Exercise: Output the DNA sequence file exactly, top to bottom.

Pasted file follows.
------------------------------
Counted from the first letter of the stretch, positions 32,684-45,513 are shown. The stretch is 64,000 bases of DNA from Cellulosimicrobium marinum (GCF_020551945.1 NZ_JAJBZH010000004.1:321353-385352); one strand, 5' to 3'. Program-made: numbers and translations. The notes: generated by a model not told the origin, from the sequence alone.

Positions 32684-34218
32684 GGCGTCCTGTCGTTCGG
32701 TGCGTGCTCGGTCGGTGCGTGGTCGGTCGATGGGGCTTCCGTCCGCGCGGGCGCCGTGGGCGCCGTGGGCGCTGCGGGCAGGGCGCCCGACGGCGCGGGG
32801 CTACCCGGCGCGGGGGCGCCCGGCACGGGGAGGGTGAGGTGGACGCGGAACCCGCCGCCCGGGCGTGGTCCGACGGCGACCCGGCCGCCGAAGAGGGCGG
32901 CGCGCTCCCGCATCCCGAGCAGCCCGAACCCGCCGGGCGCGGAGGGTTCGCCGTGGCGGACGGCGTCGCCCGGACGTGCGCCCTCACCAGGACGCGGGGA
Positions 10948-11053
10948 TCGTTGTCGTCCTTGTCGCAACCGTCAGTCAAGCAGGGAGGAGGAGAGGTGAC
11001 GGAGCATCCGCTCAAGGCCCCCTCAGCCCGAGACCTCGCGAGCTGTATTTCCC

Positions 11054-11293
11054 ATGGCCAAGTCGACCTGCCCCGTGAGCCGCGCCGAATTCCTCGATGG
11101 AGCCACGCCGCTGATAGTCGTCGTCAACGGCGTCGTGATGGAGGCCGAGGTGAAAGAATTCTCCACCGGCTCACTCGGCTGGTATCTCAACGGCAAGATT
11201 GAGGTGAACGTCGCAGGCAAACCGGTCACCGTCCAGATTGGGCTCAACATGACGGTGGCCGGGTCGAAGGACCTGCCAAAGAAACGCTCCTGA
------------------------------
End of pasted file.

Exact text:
Counted from the first letter of the stretch, positions 32,684-45,513 are shown. The stretch is 64,000 bases of DNA from Cellulosimicrobium marinum (GCF_020551945.1 NZ_JAJBZH010000004.1:321353-385352); one strand, 5' to 3'. Program-made: numbers and translations. The notes: generated by a model not told the origin, from the sequence alone.

Positions 32684-34218
32684 GGCGTCCTGTCGTTCGG
32701 TGCGTGCTCGGTCGGTGCGTGGTCGGTCGATGGGGCTTCCGTCCGCGCGGGCGCCGTGGGCGCCGTGGGCGCTGCGGGCAGGGCGCCCGACGGCGCGGGG
32801 CTACCCGGCGCGGGGGCGCCCGGCACGGGGAGGGTGAGGTGGACGCGGAACCCGCCGCCCGGGCGTGGTCCGACGGCGACCCGGCCGCCGAAGAGGGCGG
32901 CGCGCTCCCGCATCCCGAGCAGCCCGAACCCGCCGGGCGCGGAGGGTTCGCCGTGGCGGACGGCGTCGCCCGGACGTGCGCCCTCACCAGGACGCGGGGA
Positions 10948-11053
10948 TCGTTGTCGTCCTTGTCGCAACCGTCAGTCAAGCAGGGAGGAGGAGAGGTGAC
11001 GGAGCATCCGCTCAAGGCCCCCTCAGCCCGAGACCTCGCGAGCTGTATTTCCC

Positions 11054-11293
11054 ATGGCCAAGTCGACCTGCCCCGTGAGCCGCGCCGAATTCCTCGATGG
11101 AGCCACGCCGCTGATAGTCGTCGTCAACGGCGTCGTGATGGAGGCCGAGGTGAAAGAATTCTCCACCGGCTCACTCGGCTGGTATCTCAACGGCAAGATT
11201 GAGGTGAACGTCGCAGGCAAACCGGTCACCGTCCAGATTGGGCTCAACATGACGGTGGCCGGGTCGAAGGACCTGCCAAAGAAACGCTCCTGA